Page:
What To Do if You Bought a Pet in Lockdown and Now You Can’t Afford It

what to do if you bought a pet in lockdown and now you can't afford it

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As the squeeze on household budgets continues, many animal charities are concerned about a surge in lockdown pets being abandoned. From treats to veterinary visits, the rise in living costs has left many pet parents struggling to cover basic needs.

According to the RSPCA’s Bath branch, staff have witnessed owners no longer being able to afford their animals, with 20 dogs waiting for space because they are already at full capacity.

“Pet owners are struggling with rising costs, there’s the cost of food and care and obviously unexpected vet bills as well,” Rachel Jones, who works at the home, told the BBC. “So if there are any future ways we can support rather than animals needing to come into our care then we really want to do that.”

If you bought a pet in lockdown and now can’t afford to keep it, there are lots of ways to seek help. It might be hard, but consider all of the options you have before making a decision. Keep reading for what you can do:

1. Get advice from your vet

Some vets and animal charities can help owners struggling to pay for their veterinary bills, either by providing some of the payment or by offering reduced costs. If you are struggling to afford pet health costs, have an honest conversation with your vet first.

“Your vet should be able to give advice on how best to help your pet but if unable to, there are other options to consider depending on your circumstance and location,” say the RSPCA. “Options can sometimes be offered at a reduced cost, free through some pet insurance providers and your vet may provide treatment directly.”

cute young golden labrador retriever dog running towards camera

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2. Look for local animal organisations and charities for help

With the cost of living continuing to rise in the UK, dog owners may find themselves struggling to pay for veterinary treatments, dog sitters or even food. If you need some additional help, there are local animal organisations and charities offering help to those struggling.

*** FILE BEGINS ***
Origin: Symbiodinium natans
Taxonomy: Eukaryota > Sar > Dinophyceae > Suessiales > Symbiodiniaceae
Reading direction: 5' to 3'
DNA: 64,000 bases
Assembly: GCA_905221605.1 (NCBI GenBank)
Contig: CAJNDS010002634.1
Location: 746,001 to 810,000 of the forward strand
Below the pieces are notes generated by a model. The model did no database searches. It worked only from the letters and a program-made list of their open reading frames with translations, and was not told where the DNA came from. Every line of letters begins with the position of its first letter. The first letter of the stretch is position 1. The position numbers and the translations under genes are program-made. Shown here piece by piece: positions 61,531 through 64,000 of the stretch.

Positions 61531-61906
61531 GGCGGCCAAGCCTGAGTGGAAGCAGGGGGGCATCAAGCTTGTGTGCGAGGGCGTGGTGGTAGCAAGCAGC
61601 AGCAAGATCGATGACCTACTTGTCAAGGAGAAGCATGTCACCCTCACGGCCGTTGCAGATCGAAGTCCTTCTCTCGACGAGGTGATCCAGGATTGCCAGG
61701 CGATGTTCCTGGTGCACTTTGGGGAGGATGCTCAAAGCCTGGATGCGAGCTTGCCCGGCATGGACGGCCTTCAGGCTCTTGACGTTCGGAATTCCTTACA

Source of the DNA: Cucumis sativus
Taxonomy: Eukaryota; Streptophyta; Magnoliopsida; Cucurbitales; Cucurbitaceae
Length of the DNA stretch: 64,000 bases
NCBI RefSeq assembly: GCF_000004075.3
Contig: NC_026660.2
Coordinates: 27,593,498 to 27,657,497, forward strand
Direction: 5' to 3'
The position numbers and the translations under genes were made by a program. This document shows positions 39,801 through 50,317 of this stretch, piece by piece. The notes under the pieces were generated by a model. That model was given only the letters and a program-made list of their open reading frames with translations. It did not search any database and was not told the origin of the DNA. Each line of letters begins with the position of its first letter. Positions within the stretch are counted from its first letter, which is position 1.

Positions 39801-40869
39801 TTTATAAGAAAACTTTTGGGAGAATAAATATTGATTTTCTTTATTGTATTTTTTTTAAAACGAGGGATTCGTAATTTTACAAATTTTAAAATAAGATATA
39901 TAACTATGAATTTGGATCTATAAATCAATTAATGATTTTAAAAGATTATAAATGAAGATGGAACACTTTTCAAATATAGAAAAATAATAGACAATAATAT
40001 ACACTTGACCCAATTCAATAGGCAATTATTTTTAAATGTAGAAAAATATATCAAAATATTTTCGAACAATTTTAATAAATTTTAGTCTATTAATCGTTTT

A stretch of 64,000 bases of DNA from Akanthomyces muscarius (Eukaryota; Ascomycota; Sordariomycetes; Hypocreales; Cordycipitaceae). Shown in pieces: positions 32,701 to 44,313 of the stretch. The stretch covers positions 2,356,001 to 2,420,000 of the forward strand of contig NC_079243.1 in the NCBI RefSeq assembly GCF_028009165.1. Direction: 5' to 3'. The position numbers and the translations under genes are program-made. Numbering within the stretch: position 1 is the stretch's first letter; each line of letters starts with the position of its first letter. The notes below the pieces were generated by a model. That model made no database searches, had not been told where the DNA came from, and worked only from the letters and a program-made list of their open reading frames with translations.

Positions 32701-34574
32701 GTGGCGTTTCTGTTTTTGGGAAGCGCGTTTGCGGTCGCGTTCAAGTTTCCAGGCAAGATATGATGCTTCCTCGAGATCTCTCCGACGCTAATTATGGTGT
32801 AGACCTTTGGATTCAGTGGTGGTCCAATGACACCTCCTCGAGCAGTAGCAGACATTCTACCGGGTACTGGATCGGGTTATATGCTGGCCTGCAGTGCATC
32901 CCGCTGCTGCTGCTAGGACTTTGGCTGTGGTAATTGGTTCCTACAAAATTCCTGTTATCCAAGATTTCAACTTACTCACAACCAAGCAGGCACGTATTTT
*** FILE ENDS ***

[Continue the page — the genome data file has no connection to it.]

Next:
These include

  • The PDSA offer free or subsidised treatment for owners who are on certain benefits (such as housing benefit or council tax support), or situated within the catchment area of a PDSA hospital or clinic
  • The RSPCA can provide reduced veterinary costs to pet owners who meet their criteria
  • The Blue Cross provides means-tested support to low-income families who live in the catchment area of its clinics
  • Dog owners can head to the Dogs Trust for free and subsidised treatments if they are homeless or in a housing crisis. Dogs who are part of the scheme are entitled to free flea and worming treatments, vaccinations, neutering and microchipping. Dogs Trust will also fund most essential and emergency treatment that the dog may need
    dog at the vet

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    3. Find your local pet food bank

    Pet food banks provide a supply of free pet food to people in financial hardship. Most pet food banks (or collection points at local supermarkets) will offer owners the chance to pick up supplies, including food pouches for both dogs, cats and smaller household pets, tinned pet food, wet pouches, pet accessories such as warm beds and blankets, and pet cleaning supplies.

      Food banks include:

      • Your local Pets at Home store
      • The RSPCA Wimbledon, Wandsworth and Sutton Branch.
      • In Scotland, it’s The Pet Food Bank.
      • Check social media pages, such as Facebook, to see whether anyone in your local area has opened a food bank

        4. Avoid DIY remedies

        “Whilst we understand people believe they are trying to help their animals by seeking to treat them at home, what can work for a human is often unsuitable for pets and may even be toxic. Your pet may then end up needing more costly treatment,” says the RSPCA’s chief vet, Caroline Allen.

        “There is help and guidance available from the RSPCA website on common ailments seen in pets but your first contact if you have a concern should always be your vet – explain your situation and in many cases they should be able to give you a range of options.”

        If you think you may need to give your dog up for adoption, call the Dogs Trust or the RSPCA first. They will offer advice and help you make alternative arrangements if they can.

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